She was 3 pounds, 7 ounces, so small she could be held in one hand. But I didn’t get to hold her. She was whisked away into the NICU, and when I did get to meet her the next day, I saw more of the wires and monitors than I did of her. I sobbed, overcome with love and fear and the feeling that I had failed her.
My body had failed to protect her, had failed to be the stable, secure home she needed. This wasn’t what I had planned. None of this was what I had planned. A few days later, we left the hospital without her. I will never have words to describe that feeling. I just pray I never have to feel it again.
Every day we made the journey to the hospital to visit our baby. We held her delicate frame and read to her about Jesus and prayed over her. And every night we went home to an empty nursery, where I would lie on my face and pray through anguished tears. I swore I was done planning.
Why, you do not even know what will happen tomorrow. What is your life? You are a mist that appears for a little while and then vanishes. Instead, you ought to say, ‘If it is the Lord’s will, we will live and do this or that.’ As it is, you boast in your arrogant schemes. All such boasting is evil. (James 4:14-16)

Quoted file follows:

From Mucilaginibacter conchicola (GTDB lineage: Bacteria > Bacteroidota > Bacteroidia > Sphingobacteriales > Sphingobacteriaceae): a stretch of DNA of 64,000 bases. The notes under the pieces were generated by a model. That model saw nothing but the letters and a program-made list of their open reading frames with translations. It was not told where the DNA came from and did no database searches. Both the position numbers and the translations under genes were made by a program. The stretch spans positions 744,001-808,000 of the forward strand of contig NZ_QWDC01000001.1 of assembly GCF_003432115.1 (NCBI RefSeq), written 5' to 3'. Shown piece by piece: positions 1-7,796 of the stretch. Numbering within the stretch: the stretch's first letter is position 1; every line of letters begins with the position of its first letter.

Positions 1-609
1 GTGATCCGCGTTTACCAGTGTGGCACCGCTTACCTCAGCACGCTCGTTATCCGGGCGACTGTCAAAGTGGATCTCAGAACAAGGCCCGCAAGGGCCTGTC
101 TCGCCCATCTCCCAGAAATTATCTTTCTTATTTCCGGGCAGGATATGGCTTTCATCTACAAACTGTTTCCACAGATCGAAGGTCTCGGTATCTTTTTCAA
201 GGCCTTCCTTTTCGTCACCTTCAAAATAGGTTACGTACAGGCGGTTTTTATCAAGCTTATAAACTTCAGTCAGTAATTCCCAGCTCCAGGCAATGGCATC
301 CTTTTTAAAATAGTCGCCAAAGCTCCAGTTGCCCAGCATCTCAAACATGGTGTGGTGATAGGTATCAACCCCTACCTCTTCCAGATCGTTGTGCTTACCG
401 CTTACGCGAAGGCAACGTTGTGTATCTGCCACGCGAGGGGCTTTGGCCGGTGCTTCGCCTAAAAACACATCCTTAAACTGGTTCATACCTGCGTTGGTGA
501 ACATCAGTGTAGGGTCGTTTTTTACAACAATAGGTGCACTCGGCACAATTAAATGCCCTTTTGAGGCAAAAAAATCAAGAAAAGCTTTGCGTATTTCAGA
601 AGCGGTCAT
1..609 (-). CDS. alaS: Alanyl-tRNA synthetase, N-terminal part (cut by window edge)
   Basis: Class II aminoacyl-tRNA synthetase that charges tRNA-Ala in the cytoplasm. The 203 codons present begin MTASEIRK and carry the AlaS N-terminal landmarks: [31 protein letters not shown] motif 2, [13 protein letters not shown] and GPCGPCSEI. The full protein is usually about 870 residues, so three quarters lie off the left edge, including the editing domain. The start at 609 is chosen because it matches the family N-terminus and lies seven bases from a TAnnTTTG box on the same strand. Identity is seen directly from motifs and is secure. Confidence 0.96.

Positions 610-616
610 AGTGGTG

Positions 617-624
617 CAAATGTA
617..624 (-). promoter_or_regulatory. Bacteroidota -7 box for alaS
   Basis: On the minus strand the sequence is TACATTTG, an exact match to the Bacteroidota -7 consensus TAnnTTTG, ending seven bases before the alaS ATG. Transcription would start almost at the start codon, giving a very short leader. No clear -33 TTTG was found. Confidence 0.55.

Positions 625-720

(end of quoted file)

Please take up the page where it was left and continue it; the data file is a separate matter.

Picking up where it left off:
I have learned more, since my daughter was born, about God’s perfect plan than I ever thought possible. You see, my plans, however well-intentioned, are nothing more than arrogant schemes in the shadow of God’s perfect will. I believe, without a doubt, that He planned her birthday for February 11, 2015. Her arrival was eight weeks early to us, but right on time to Him. He was neither surprised nor shaken.
We were drawn closer to our Sovereign Creator as we watched her being formed before our very eyes. We were forced to be trained in complete dependence on our Jehovah to provide our strength as we left her in the care of strangers (who eventually became family) every day and night. And as we felt the pain of separation from her, we knew for the first time the depth of our Father’s love for us and the great lengths He went to in order to bring us home.
Oh, I wouldn’t change a thing. My plan for Mellie’s arrival sounded perfect to me, but it more than paled in comparison to the glorious, miraculous way in which God escorted her into the world. How He loves us.
I still plan things. I haven’t learned. And God still shows me how wrong I am. After all we went through with our sweet Mellie Christine, I said we were going to wait a while before our next baby. We needed a break, of course.
I suppose I was simply asking for a positive pregnancy test. Mellie is due to become a big sister in a few short months. And while we may hope this new little baby comes on our schedule this time, we know from experience that He has a plan “to do immeasurably more than all we ask or imagine,” according to His power at work within us. To Him be the glory, forever and ever. Amen (Ephesians 3:20).